Letters to the Editor: Give eSports a Chance

With+the+rise+and+mainstreaming+of+eSports%2C+what+constitutes+a+sport+is+consistently+being+challenged%2C+with+both+sides+locked+in+a+fierce+battle+for+or+against+the+legitimacy+of+gaming.
Back to Article
Back to Article

Letters to the Editor: Give eSports a Chance

With the rise and mainstreaming of eSports, what constitutes a sport is consistently being challenged, with both sides locked in a fierce battle for or against the legitimacy of gaming.

With the rise and mainstreaming of eSports, what constitutes a sport is consistently being challenged, with both sides locked in a fierce battle for or against the legitimacy of gaming.

With the rise and mainstreaming of eSports, what constitutes a sport is consistently being challenged, with both sides locked in a fierce battle for or against the legitimacy of gaming.

With the rise and mainstreaming of eSports, what constitutes a sport is consistently being challenged, with both sides locked in a fierce battle for or against the legitimacy of gaming.

Hang on for a minute...we're trying to find some more stories you might like.


Email This Story






In response to Aidan Elsroth’s recent article, “What makes a Sport a Sport?” the author took aim at eSports, stating that video games are not sports, supplying a wide range of reasons why not.

I disagree.

Let’s again take a look at the definition of a sport: an activity involving physical exertion and skill in which an individual or team competes against another or others for entertainment.

Let’s break it down the way Mr. Elsroth did – that a sport is an activity which involves “skills, strength, and speed.”
Based on that definition, why then, do eSports not fit the bill? Is it because he pigeonholes people “who became successful and moved out of their basements” as the whole eSports community? Using stereotypes that are far from the truth doesn’t help his argument.

eSport players have to regularly train to be able to compete. Look, for example, at the Overwatch League. Those players compete in two matches every week, for a stretch of five weeks. One might say, “Woah, they don’t play a lot,” but realize, they don’t literally take their “days off.” Instead, they go into practice mode and play friendly matches (or scrims) against other professionals and play countless rounds to improve their games. They train and condition, or do video reviews of their previous matches to assess what went wrong and where their teams needs improvement.

This practice is parallel to what traditional athletes do on a daily basis: they go back after a win or loss, watch the video of their recent games and matches, determine where they need to improve and train accordingly, during time off, to prepare for the next match.

While performing in eSports may seem akin to simply playing video games as a hobby, comparing professional eSports to playing Superman 64 is missing a key point. Competing in eSports is nowhere near the hobby-like setting Elsroth describes in his article.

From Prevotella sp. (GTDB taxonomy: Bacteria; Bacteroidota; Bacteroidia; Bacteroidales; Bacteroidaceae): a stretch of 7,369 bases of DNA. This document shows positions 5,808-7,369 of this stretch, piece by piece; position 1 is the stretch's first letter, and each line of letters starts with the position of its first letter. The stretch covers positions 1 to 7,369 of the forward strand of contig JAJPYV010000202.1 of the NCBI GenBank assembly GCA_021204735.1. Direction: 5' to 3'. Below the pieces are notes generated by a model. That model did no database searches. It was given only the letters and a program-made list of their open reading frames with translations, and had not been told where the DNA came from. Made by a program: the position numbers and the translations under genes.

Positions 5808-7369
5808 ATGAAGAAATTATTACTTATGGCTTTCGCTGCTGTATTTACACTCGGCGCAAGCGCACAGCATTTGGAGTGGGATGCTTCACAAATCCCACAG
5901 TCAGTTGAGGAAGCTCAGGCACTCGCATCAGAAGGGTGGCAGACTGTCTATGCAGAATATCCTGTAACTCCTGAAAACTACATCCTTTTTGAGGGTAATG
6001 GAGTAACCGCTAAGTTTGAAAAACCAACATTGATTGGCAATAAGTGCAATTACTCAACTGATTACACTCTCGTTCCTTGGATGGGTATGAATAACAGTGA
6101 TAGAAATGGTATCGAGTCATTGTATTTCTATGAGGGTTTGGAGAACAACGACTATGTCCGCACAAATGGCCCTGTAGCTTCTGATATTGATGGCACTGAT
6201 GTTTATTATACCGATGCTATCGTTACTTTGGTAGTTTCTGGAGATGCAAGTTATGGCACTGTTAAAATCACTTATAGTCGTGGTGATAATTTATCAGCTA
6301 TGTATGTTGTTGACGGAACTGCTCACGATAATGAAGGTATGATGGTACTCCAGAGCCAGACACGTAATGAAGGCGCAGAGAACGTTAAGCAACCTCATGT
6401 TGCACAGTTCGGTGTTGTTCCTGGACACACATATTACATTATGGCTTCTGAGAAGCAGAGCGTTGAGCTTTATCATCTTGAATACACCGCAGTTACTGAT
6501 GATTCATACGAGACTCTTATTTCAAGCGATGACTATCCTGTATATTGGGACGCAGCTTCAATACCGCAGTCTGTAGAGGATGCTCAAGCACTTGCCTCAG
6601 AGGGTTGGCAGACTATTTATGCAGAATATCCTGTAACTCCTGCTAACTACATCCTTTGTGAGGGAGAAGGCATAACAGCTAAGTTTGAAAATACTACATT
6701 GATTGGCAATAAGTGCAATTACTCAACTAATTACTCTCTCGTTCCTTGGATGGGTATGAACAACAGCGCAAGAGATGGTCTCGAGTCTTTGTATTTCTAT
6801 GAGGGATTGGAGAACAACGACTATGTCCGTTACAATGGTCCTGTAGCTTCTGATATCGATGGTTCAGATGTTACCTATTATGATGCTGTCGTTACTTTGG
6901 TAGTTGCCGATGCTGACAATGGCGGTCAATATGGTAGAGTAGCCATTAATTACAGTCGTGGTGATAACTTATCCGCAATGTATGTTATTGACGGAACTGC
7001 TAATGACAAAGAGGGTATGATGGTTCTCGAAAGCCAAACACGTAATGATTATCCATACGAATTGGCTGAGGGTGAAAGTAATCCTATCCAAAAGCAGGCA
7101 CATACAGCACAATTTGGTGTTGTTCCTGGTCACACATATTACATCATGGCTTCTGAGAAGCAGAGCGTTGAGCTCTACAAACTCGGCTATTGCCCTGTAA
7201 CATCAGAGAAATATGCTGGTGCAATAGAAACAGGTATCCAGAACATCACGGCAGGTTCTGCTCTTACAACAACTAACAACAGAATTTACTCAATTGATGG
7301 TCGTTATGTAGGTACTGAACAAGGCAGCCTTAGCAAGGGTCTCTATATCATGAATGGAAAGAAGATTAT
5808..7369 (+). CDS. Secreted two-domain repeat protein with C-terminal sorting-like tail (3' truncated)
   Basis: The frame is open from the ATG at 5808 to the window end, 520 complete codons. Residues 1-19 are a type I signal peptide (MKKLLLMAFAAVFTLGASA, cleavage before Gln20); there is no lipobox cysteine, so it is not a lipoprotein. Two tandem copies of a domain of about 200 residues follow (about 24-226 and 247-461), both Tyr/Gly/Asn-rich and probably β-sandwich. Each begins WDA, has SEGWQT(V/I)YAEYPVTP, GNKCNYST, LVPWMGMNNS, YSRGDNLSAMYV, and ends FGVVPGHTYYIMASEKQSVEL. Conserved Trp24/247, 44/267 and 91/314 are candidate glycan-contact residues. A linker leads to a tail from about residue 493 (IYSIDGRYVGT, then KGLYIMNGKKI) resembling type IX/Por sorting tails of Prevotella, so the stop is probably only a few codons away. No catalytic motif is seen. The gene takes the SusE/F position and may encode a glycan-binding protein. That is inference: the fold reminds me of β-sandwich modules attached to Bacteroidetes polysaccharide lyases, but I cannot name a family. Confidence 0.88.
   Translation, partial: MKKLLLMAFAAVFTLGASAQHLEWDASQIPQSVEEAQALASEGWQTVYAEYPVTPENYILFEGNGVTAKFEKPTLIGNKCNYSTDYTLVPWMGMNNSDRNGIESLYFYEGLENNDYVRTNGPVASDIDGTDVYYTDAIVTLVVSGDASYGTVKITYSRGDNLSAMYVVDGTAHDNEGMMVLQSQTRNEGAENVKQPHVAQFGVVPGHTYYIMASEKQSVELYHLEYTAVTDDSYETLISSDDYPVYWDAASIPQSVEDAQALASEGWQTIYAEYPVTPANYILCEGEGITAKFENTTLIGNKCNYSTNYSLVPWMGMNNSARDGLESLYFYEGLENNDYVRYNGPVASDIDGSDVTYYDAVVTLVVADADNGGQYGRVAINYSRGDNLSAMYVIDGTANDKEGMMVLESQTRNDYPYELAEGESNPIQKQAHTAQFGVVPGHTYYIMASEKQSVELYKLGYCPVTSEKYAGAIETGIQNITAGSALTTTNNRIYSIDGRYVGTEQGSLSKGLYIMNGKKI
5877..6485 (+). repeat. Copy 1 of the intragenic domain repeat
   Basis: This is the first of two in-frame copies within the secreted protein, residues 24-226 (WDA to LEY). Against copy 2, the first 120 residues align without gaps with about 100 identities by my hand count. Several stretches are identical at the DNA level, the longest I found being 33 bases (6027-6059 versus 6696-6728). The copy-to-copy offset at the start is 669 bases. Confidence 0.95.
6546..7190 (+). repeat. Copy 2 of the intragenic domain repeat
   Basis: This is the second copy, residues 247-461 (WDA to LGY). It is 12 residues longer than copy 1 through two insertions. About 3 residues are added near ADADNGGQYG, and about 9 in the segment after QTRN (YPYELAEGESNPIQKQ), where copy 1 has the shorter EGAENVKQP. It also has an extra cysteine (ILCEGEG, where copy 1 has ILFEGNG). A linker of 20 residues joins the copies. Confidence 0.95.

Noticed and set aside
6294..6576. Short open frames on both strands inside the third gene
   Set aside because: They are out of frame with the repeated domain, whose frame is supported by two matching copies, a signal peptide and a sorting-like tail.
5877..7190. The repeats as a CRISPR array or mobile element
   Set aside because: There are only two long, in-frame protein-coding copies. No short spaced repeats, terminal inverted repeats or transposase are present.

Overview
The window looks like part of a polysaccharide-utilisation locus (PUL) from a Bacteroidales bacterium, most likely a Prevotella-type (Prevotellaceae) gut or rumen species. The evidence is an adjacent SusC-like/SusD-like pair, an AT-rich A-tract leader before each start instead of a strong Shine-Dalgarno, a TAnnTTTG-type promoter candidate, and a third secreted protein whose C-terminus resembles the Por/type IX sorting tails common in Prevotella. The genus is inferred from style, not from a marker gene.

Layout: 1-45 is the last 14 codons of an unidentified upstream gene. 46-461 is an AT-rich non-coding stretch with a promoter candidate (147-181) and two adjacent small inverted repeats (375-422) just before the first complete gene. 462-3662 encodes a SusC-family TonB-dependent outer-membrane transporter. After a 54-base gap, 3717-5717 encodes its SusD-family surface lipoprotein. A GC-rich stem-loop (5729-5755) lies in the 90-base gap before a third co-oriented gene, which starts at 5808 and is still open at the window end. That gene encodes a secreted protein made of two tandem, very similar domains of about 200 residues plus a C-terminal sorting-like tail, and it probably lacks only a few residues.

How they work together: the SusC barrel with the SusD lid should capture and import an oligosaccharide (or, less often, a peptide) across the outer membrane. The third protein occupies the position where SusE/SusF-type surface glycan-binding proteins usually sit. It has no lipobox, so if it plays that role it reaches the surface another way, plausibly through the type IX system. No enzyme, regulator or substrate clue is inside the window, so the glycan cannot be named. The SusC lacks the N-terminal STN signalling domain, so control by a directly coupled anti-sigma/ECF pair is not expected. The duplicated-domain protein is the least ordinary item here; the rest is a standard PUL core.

I play video games. I love playing Overwatch every night with my friends on “competitive mode.” But while I do this on a daily basis, I CANNOT call myself a professional eSports athlete. Why? Because first, I play it only when I am free. Second, I play to wind down the day and relax or play to climb “the ladder.” Third, it is a social experience; I play hanging with a group of friends for fun. The nature of my play is not to be competitive, but to have fun – simply to play the game – just as Mr. Elsroth alluded to in his article.

The people who compete in the Overwatch League – they are called Overwatch Contenders – play every day, practice every day, and focus on winning competitions every day. They don’t “play” fun; they compete, because Overwatch is their job. These players don’t call it quits after the match is over. Beyond even their strict practice schedules, these players go on strict diets and train and condition to perform in their best physical and mental conditions.

Players from the Overwatch League, a team called the Dallas Fuel, are engaged in strict workout regimens during their off days. This includes eating a restricted diet and dedicating 6-8 hours a day to practicing in scrims and playing in unofficial matches against other teams. Their focus is constant and rigorous. The workout regimen that these players participate in teaches them the skills they need to react quicker and be able to process decisions faster than the average video game player can.

Coordinating the mouse and the keyboard in rapid fire succession is a critical skill, as players are tasked with reacting to situations which require callouts and strategies made as quickly as trying to hit a baseball being thrown at 95 mph.

While this is a continuous – and contentious – debate that will likely be argued for years to come, organizations such as the IOC (International Olympic Committee) have recently ruled that eSports could be introduced into the next Olympics. Countries such as Germany, Finland, and even Russia, have recognized eSport athletes’ “games” as sports.

It’s not about changing the definition of what is a sport, but just about changing our perspective of what we traditionally know as sports and athletes. If the IOC is flexible and open to this change, we need to be, too.
eSports = sports.